When automating existing test scripts, it can be hard to create sensible automated tests out of them. Sensible meaning that, besides being robust and maintainable, pinpoint you to the right problem if it fails. In other words, it should be clear why a test fails. You shouldn’t have to spend a lot of time figuring out what is wrong.
One of the reasons it’s hard is because the current tests are structured in a way that makes it hard to see what exactly is tested. They validate a certain area of an application, like a page, screen or a certain component (e.g. the shopping cart if you have a web shop). In other words, they validate a subject.
Applications are all about behavior. An application does something. When you test the application, you test if the application behaves according to spec. When I hear: “We need to test this screen”, my first response is “You need to test this screen for which behavior?”. In other words: what is it the application does that you’re testing.
Let’s take a shopping cart of a web shop as an example. Instead of just “Test shopping cart”, test cases like:
- Adding items to the shopping cart
- Clearing the shopping cart
- Calculate the total amount of all items in the cart
As you can see, these test cases all start with a verb and express the actual behavior of the application we are testing. These test cases are perfect candidates to be defined as features in ATDD/BDD frameworks like Cucumber, SpecFlow and jBehave, each with different scenarios underneath them.
The reason why it isn’t always apparent which behavior we are testing, is because manual tests are often organized to be efficient to the tester. A tester often combines multiple implicit tests into a single test run. For example, it could mean creating a bunch of things with some variation, testing input validation along the way. Doing everything separately takes too much time. Fortunately, we don’t have that problem if we automate. Instead, we can spend time on making the tests as clear as possible, so that if a test fails, it is crystal clear why it fails.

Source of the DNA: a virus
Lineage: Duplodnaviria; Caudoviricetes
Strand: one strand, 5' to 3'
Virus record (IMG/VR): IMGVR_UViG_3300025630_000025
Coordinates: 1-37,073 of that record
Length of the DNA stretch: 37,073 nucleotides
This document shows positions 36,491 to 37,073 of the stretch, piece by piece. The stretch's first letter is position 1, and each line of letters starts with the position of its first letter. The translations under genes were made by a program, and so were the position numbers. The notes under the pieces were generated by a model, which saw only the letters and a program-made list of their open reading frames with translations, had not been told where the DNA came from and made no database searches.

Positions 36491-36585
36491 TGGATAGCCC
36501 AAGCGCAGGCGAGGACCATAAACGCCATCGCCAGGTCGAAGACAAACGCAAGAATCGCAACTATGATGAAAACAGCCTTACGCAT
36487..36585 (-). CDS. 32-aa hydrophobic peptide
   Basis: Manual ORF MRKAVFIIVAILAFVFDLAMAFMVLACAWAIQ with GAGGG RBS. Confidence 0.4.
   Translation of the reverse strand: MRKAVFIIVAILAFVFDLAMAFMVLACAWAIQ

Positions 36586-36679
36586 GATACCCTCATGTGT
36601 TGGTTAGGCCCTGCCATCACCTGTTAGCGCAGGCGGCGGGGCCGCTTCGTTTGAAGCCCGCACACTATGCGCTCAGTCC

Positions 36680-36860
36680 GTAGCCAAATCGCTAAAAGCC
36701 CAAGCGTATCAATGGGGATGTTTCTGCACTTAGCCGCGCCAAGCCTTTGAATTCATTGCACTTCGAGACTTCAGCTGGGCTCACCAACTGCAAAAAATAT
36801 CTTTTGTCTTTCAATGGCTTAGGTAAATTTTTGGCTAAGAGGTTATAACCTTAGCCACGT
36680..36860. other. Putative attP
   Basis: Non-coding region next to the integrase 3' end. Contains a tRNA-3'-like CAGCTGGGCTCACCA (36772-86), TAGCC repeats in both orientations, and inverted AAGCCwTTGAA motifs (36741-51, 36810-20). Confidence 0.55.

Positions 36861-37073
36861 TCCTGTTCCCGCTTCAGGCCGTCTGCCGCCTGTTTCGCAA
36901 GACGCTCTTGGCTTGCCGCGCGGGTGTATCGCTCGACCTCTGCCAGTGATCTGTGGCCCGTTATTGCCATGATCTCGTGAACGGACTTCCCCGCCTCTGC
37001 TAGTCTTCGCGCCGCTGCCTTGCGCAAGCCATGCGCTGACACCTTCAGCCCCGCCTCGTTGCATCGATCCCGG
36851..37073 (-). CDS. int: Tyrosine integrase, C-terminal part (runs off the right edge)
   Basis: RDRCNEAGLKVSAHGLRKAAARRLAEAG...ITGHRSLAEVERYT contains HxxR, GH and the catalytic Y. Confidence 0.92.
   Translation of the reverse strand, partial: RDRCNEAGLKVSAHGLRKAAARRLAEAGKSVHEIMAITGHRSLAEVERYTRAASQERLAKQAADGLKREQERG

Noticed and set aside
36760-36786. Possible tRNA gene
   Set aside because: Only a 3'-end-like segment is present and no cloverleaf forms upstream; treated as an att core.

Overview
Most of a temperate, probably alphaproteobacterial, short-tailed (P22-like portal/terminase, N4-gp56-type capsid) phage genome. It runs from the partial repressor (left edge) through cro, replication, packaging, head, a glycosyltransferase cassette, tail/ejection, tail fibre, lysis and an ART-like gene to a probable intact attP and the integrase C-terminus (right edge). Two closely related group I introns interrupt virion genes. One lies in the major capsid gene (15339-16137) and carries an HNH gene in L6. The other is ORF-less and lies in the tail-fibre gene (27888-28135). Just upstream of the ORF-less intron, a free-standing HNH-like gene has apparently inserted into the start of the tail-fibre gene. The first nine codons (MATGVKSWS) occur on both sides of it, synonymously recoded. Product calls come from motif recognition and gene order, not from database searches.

When you have tests that clearly test certain behavior of your application, it’s of course still possible to organize them by subject. Just make sure the actual tests test one behavior and one behavior only. If you’re using something like Cucumber, you could create a directory per subject/system under test (e.g. Shopping Cart), and have all the feature files related to that subject in there.
To summarize: make sure you know which behavior you are testing. If the answer on the question “What is this test validating?” doesn’t contain a verb (e.g. “The shopping cart”), you know that your test isn’t explicit and split up enough. You know the subject your testing, now it’s time to extract the behavior of the subject you’re testing. Doing this help you to create clear and robust automated tests.
This blog was written by Harm Pauw.